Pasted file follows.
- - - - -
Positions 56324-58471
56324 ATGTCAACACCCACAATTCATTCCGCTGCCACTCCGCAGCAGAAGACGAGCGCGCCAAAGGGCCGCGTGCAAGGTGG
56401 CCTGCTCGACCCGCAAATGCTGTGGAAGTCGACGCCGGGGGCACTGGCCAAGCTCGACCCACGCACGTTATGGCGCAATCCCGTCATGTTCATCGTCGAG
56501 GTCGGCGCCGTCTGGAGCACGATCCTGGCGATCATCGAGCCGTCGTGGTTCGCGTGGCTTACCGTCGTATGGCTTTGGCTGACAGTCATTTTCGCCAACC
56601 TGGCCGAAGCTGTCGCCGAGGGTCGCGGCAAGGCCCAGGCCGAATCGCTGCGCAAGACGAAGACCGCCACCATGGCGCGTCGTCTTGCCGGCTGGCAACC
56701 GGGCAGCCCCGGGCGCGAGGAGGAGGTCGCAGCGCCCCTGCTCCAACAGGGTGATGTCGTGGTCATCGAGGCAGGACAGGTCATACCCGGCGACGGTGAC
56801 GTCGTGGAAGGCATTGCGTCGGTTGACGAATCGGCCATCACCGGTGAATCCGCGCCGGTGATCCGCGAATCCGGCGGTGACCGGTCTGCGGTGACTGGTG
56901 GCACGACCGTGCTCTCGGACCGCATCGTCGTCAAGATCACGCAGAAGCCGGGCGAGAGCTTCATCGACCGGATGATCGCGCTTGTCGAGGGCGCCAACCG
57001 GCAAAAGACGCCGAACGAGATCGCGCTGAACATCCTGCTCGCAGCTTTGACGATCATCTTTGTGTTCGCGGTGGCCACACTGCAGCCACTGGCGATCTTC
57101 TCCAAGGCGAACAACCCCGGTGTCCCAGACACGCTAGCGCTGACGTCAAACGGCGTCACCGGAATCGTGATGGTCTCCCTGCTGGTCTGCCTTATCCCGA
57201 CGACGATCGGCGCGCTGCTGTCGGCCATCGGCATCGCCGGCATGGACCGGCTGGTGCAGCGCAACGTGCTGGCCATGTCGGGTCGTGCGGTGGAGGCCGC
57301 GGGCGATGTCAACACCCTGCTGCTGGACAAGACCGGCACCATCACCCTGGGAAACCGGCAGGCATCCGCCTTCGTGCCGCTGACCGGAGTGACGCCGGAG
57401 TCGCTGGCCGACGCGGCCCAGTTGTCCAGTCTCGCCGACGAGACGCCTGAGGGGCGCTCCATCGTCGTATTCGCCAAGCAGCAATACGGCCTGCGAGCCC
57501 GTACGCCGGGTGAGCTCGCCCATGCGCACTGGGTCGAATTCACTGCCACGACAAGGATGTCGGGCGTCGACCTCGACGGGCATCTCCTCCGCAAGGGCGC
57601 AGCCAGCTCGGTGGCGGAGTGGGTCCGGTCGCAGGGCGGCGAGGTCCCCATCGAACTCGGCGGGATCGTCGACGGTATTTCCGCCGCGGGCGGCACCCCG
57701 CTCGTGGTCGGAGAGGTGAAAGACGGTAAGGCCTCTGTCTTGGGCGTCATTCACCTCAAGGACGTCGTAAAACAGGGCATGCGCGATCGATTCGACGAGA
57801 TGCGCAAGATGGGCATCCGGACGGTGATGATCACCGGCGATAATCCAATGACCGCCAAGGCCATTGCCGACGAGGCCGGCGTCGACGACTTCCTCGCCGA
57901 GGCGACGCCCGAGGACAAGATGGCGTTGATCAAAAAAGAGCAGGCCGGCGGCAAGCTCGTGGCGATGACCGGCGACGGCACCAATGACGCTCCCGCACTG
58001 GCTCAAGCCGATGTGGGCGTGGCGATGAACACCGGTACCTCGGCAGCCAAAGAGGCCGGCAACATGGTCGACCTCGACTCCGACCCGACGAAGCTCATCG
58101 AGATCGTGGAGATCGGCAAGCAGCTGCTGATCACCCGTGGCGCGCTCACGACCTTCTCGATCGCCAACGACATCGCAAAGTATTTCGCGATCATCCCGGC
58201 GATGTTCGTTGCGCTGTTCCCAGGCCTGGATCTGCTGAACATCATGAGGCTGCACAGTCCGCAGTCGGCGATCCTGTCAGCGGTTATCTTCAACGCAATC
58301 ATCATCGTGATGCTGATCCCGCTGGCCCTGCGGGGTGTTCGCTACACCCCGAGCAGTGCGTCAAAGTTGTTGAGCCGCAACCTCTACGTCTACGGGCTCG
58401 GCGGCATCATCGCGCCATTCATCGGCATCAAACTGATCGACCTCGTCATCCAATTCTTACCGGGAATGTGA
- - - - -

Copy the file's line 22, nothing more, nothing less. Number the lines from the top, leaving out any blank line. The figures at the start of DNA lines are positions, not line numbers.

58301 ATCATCGTGATGCTGATCCCGCTGGCCCTGCGGGGTGTTCGCTACACCCCGAGCAGTGCGTCAAAGTTGTTGAGCCGCAACCTCTACGTCTACGGGCTCG